5. What has been some of the biggest influences and sources of inspiration in your work?
There is so much to unpack here I’ll try to keep it brief. I consume art at the rate of a steamroller, constantly looking at it all day every day.
Mythology and folklore are my biggest influencers- from greek and roman, nordic, asian, native american, african, indian, caribbean, to even catholic iconography or pagan occultism. Most of my pieces include some element of spirituality of ancient religion. To me it is magic.
Major inspiration always comes to me from taking elements from the masters of history. Modern artists such as Frida Kahlo and Klimt. Rococo aesthetics from pre-french revolution. Greek and roman sculpture and well in turn, the great Renaissance artists that came after –one of my favorites; Artemisia Gentileschi. Anime and manga of course are the epicenter of my aesthetic and some of my favorite Japanese artists are Junji Ito, Hideyuki Kikuchi (Vampire Hunter D), Chico Saito (Utena). I keep returning to their work over and over again to find ideas.
Western comics book artists like Mike Mignola (Hellboy, Atlantis) and Jamie Hewlett (Tank Girl, Gorillaz) also inspire me time over time. Literature plays a big role in my work, Women Who run with the Wolves by Clarissa Pinkola Estees has inspired more than a few of my favorite pieces.
And of course, contemporary artists who mainly have their presence on social media. My top three have to be Audra Auclair, Lauren YS, and Flesh.png.
6. Do you have any rituals to help you get the creative juices flowing?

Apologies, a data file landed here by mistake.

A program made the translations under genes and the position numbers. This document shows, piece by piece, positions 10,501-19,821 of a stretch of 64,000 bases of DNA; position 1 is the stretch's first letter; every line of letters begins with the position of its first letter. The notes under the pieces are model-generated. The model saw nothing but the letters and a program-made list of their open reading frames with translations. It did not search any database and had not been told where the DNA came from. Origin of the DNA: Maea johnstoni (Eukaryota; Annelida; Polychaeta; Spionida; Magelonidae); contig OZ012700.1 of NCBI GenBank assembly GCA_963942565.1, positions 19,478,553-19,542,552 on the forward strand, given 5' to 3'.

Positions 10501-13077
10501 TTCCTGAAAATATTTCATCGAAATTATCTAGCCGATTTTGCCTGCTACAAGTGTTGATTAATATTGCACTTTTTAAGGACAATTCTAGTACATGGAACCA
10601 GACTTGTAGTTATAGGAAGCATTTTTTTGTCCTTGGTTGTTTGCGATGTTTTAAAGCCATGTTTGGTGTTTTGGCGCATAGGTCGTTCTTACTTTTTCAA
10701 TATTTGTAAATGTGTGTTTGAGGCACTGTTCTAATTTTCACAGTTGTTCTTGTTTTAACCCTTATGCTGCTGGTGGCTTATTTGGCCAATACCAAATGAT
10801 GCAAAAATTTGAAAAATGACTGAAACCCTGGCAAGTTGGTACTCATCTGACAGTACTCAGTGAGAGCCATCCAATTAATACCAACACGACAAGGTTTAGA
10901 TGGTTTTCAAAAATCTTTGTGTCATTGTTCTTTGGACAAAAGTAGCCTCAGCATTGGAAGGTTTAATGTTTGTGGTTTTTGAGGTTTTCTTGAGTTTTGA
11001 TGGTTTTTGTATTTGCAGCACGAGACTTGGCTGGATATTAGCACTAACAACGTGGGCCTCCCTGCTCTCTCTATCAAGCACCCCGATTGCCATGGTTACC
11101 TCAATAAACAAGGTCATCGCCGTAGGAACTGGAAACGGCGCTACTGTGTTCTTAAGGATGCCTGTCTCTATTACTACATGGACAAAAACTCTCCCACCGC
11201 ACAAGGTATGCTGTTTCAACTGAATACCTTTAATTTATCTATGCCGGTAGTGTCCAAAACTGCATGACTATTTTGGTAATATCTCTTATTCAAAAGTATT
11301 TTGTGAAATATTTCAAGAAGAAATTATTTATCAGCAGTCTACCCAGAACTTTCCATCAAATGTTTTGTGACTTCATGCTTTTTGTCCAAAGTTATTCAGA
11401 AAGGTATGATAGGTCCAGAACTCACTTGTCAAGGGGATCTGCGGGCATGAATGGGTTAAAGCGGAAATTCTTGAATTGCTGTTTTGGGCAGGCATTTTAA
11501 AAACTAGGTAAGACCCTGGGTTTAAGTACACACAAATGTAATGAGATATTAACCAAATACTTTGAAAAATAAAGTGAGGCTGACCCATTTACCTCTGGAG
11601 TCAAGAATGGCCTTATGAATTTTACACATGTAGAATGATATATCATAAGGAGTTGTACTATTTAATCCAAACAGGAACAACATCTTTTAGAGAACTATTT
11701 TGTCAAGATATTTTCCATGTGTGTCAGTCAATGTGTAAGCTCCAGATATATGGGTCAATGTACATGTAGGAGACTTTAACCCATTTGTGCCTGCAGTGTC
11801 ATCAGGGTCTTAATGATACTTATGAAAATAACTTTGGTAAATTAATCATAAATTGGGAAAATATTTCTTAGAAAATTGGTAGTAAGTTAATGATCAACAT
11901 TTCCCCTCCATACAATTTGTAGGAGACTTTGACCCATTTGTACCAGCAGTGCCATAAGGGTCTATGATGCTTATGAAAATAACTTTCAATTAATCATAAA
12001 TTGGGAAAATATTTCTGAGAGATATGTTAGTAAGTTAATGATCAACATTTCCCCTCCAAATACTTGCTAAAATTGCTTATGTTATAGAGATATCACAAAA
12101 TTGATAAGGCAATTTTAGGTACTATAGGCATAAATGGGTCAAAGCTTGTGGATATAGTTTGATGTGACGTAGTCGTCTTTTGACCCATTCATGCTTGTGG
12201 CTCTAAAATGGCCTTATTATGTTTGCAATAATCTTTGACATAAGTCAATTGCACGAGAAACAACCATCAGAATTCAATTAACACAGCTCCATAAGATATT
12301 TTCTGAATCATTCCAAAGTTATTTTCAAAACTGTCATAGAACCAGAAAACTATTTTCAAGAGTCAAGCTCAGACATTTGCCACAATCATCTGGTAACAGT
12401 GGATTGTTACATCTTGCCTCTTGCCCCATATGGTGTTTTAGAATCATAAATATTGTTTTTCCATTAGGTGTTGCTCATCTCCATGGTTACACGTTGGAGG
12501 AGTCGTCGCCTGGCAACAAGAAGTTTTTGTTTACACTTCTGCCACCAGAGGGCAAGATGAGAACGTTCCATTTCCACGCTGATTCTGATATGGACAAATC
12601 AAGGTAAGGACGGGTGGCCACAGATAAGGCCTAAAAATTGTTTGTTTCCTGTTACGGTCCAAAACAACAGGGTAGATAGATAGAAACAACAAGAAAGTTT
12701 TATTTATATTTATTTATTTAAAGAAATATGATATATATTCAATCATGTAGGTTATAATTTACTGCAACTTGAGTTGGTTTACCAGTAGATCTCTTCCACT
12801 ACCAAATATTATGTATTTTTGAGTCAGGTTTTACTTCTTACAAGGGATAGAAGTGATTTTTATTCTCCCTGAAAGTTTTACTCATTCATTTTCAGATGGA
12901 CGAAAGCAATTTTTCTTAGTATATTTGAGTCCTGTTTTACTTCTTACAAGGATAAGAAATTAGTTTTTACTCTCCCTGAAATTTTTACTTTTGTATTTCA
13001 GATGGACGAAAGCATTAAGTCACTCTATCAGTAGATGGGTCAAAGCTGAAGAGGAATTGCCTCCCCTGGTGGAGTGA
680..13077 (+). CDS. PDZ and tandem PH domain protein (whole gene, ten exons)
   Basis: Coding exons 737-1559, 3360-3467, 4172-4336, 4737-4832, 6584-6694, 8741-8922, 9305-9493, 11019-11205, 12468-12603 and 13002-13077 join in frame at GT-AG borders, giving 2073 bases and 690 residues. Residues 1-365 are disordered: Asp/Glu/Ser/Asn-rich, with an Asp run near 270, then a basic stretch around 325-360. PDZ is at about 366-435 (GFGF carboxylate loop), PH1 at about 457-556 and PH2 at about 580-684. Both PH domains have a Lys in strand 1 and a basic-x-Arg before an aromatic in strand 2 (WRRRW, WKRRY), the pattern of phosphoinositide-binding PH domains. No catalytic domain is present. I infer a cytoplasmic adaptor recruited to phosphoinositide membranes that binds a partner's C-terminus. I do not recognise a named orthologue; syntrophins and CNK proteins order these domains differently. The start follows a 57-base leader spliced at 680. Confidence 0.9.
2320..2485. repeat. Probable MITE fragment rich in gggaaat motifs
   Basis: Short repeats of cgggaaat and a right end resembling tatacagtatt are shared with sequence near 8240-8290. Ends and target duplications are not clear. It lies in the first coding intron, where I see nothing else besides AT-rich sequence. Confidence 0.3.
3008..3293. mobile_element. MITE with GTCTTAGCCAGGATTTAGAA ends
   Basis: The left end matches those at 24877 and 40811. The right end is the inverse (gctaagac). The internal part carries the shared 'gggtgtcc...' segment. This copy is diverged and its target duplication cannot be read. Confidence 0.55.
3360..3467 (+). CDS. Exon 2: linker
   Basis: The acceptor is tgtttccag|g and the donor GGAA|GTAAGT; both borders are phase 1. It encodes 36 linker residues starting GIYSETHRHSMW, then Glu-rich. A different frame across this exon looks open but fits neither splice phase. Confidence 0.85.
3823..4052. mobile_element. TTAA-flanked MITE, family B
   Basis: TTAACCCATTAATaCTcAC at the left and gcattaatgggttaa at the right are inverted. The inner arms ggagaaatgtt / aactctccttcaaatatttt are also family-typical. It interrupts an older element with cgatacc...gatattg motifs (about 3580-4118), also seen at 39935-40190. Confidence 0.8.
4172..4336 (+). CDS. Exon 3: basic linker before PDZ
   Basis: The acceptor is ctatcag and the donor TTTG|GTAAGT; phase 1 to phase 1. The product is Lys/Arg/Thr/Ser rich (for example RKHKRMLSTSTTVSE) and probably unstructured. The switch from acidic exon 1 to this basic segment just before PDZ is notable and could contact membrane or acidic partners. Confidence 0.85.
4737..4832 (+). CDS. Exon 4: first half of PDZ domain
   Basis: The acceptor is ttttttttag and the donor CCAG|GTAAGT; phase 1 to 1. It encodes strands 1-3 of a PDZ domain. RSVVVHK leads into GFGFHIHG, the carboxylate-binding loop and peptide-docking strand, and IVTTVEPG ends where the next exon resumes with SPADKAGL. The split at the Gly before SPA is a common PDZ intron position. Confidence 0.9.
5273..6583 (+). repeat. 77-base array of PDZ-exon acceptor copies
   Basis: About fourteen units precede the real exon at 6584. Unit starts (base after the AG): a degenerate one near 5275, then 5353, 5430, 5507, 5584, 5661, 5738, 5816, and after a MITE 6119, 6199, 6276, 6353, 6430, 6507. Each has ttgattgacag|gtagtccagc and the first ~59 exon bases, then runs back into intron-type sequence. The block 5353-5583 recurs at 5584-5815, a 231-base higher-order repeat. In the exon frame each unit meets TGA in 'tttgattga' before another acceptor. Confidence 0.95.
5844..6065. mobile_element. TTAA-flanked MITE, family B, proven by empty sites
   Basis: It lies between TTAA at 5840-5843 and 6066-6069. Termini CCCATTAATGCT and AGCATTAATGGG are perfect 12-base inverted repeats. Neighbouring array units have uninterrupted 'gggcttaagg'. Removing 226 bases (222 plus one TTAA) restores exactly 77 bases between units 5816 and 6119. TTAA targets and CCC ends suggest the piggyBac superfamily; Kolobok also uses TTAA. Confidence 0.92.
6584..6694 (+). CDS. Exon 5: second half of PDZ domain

A glass of ice coffee, a clean desk and “Lofi hip hop beats to relax/Study to” on youtube.
7. What have been some of your favorite projects you’ve worked on? Any current projects you’d like to mention?
Worth mentioning, I recently completed a series of posters for the Redbull Zeltron tour with Denzel Curry. That was a sweet gig. Right now I’m working as lead artist for an issue of an independent comic book called Tart. I also have my own clothing brand and run a side project called Bruja Tropical which is all about spirituality and witchcraft as a latinx.
8. What are some of the best lessons you’ve learned while developing your craft? What valuable advice could you offer to other Creators like you?
This is for all you creatives who are just establishing themselves: I heard the same things you heard when you decided to become an artist “It’s not a real job, you wont make any money, there is no work, it’s a very competitive field”. The main thing is that if you want to be a full time artist you have to assume the challenges that come with it. It IS hard. It IS competitive. I think that out of my graduating class I am the only one who lives fully off of my own art. And I studied with a very talented bunch. But talent is only about 10% of what makes up an artist. “Hard work” is another 10%. Discipline is the rest. And even then, In my early 30s, I am constantly tweaking and correcting the structure of my modus operandi every single day.
If you want to become a full time artist you also have to be an entrepreneur. That means that you have to be your own accountant, website designer, marketing strategist, social media manager, researcher, copywriter and more. You constantly have to learn new skills outside of the art field and keep yourself at the forefront of any current trends. If you can assume the challenges it takes then you will see the rewards. It takes time and consistency but it is possible- and the best part? It gets easier the more you do it.
9. Where can we find more of your work and follow your journey?
My website is my digital portfolio and shop, IsabelaEscobar.com . Also, i’m most active on my instagram account @isabelaescobart